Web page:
Sure, that’s one way to look at things, but it’s really the same thing. The content is still protected by copyright regulations, the streaming website’s illegally putting it there for free use.
And you, as the user, are also illegally accessing it.
We’ll just assume that, despite all the warnings and risks involved, you are still going to keep on torrenting material off the internet. After all, with unlimited access to every piece of media and creative content in the world, all for free, how can you not be tempted?
This is why I’ll point out some of the precautions you should take in order to lessen the odds of you being found out and punished. Before getting to actual, tested-for method of dealing with the risks for good that is.
Bear in mind, this doesn’t mean I’m condoning piracy or illegal torrenting in any way shape or form.
Think it through before downloading copyrighted materials:
However, these are still not enough from putting you out of harm’s way, not by a long-shot.
As such, you should consider using a VPN right from the beginning.
I can’t even dumb down the advantages that a reliable Virtual Private Network brings, from encrypting your traffic to giving you a totally new IP to use, and basically making you completely untraceable.
Increased security, handy warnings, kill switches, no records and ultimate protection against leaks. One switch of a button, and you’ll become a cyber-ninja.
It even hides your activity and uses such strong encryption methods that not even your ISP will be able to tell what you’ve been doing. Your traffic is made inaccessible and hidden from the rest of the world.
Put some thought into choosing a good VPN though. Claiming that the free ones are absolute garbage and will only lure you into a false sense of security is already redundant; it’s a fact. They offer second-rate services, insufficient options to choose from, and they’ll most assuredly work behind your back as well, overflow you with cookies and sell your information to the highest bidder.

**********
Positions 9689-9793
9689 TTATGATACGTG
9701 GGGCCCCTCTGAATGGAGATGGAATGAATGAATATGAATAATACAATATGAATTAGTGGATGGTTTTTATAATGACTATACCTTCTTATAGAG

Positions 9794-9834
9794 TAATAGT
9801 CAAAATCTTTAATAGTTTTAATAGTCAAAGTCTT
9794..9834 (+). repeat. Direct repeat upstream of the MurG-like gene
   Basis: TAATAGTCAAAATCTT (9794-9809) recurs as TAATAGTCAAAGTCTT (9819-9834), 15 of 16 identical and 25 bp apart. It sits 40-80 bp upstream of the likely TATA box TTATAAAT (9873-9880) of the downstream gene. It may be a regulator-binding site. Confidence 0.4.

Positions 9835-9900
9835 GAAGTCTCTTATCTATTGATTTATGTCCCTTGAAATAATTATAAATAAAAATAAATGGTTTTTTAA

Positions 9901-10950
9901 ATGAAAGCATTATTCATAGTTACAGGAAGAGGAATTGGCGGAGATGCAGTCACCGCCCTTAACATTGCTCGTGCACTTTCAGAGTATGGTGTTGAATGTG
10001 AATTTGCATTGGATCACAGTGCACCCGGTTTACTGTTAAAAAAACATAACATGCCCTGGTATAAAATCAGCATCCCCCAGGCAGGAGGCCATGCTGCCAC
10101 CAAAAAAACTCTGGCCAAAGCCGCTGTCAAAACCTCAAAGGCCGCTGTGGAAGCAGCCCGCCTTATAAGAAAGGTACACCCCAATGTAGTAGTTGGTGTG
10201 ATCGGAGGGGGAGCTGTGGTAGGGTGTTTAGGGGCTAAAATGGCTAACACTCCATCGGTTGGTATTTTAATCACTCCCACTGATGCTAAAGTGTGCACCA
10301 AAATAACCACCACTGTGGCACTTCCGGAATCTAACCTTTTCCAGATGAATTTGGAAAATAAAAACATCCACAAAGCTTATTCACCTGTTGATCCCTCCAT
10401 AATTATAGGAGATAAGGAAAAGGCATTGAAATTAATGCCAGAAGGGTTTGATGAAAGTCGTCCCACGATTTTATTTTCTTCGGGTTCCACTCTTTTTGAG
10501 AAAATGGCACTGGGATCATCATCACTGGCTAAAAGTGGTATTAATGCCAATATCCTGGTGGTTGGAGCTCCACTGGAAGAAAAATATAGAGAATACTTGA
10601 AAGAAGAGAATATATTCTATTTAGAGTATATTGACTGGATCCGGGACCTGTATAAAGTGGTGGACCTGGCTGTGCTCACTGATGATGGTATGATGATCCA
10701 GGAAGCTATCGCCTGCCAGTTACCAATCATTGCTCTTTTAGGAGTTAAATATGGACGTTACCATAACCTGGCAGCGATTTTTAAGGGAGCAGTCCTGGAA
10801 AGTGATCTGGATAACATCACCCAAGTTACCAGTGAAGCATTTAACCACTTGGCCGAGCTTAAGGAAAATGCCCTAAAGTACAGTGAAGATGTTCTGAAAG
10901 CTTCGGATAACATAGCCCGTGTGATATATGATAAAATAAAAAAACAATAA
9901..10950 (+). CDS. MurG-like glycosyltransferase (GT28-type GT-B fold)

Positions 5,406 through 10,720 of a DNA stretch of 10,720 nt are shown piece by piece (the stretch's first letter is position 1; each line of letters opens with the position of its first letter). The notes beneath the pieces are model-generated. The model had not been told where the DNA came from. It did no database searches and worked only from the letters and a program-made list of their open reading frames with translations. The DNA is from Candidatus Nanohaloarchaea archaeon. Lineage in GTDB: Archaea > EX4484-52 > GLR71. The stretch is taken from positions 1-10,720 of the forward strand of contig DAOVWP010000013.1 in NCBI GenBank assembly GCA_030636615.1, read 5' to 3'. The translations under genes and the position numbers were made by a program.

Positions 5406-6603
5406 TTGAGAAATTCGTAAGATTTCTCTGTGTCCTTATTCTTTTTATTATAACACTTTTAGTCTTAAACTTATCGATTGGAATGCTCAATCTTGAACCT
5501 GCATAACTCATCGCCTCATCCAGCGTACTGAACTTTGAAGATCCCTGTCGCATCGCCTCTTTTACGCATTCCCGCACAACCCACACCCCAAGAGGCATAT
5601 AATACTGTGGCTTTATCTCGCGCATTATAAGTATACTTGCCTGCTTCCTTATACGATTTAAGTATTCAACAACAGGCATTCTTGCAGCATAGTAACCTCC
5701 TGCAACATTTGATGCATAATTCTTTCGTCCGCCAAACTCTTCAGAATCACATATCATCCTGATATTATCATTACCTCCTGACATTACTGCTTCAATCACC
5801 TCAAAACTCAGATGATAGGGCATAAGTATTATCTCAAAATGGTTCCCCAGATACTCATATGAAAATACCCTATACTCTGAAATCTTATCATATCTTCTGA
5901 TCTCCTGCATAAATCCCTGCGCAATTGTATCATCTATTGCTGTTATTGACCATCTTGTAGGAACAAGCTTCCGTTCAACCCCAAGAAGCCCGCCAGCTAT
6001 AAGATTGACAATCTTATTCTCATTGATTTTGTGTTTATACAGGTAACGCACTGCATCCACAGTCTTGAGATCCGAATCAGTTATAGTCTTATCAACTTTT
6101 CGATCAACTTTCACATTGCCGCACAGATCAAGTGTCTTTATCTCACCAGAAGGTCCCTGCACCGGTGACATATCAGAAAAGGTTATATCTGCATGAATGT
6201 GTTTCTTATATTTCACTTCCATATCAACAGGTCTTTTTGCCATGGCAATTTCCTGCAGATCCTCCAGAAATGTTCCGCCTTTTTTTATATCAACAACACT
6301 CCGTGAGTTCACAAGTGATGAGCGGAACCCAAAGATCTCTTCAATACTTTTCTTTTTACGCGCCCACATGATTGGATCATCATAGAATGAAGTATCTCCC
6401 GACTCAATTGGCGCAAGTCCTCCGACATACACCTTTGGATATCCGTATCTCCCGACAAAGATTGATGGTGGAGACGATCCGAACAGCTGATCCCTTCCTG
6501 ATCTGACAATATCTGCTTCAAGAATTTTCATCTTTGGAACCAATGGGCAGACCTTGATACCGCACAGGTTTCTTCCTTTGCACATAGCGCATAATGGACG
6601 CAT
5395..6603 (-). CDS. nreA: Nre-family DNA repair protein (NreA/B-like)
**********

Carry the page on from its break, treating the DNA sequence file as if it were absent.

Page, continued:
NordVPN, ExpressVPN, IPVanish, CyberGhost, PrivateVPN. These are the top 5 VPNs that you can find. They are highly acclaimed as the very best in the business, offering impeccable services, bulletproof security, unassailable protection, and incredibly complex encryption protocols.
Deciding to enlist the aid of a good VPN will be the best choice you’re going to make for some time now, given the ever-expanding scope of the digital world and its underlying risks.
In the end, it’s your choice alone whether you’re willing to ignore the risks and engage in illegal torrenting. With all the methods presented, it should lower the dangers of you being caught quite considerably.
The moral implications are still present and accountable for, though. This is, just as well, a personal choice that’s entirely yours to make.
You might think that downloading a movie or two now and then can’t even come close to other illegal activities, but it doesn’t change the fact that it’s still crooked, underhanded, and liable to be prosecuted.